Dinosaurs whipped mates into line?
Sauropods, the type of huge dinosaurs including Apatosaurus, Brachiosaurus and Diplodocus, had very long necks and tails. In 1989, the biomechanics expert R. McNeill Alexander proposed that they used their tails as whips. He suggested this was not so much for defence, but to attract mates with the cracking sound.
Operating a whip generates a wave, which accelerates towards the tip because a whip is thinner at that end. The crack of a whip is really a small sonic boom, caused by the wave's exceeding the speed of sound. Now, a Microsoft research leader Nathan Myhrvold has run computer simulations of a 13-metre sauropod tail, showing that a wave started at the base could indeed break the sound barrier. Also, he examined eight fossil sauropods, and found that tail vertebrae are longest a quarter of the way from the base, a known stress point in a whip - good design. Indeed, half of them had possible stress injuries there, so Myhrvold believes these were the males, which would support the mate attraction theory.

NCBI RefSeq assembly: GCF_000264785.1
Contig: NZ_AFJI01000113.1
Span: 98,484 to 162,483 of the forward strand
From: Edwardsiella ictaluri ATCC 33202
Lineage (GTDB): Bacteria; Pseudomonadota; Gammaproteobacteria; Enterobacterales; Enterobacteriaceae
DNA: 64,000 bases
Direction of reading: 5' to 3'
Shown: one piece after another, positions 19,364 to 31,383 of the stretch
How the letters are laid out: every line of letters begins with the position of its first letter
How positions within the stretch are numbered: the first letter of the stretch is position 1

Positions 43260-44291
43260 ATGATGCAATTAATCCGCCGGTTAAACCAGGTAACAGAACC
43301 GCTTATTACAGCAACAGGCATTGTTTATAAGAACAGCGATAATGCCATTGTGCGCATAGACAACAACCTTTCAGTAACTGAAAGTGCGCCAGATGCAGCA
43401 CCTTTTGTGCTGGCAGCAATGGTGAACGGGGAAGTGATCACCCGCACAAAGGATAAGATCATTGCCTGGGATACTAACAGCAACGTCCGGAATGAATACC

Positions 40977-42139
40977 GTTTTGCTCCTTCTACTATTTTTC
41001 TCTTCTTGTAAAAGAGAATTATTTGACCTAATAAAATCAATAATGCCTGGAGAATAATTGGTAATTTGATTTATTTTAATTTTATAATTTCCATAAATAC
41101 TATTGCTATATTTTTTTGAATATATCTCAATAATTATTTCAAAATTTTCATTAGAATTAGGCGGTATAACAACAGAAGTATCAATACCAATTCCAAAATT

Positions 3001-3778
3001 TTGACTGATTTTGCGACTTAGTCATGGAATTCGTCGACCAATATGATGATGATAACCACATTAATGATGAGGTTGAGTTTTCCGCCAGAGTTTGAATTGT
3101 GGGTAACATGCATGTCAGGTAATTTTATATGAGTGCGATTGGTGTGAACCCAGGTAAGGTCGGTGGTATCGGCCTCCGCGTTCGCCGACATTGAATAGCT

Source: C. Seife, New Scientist 156(2110):27, 29 November 1997; citing Paleobiology 23:353.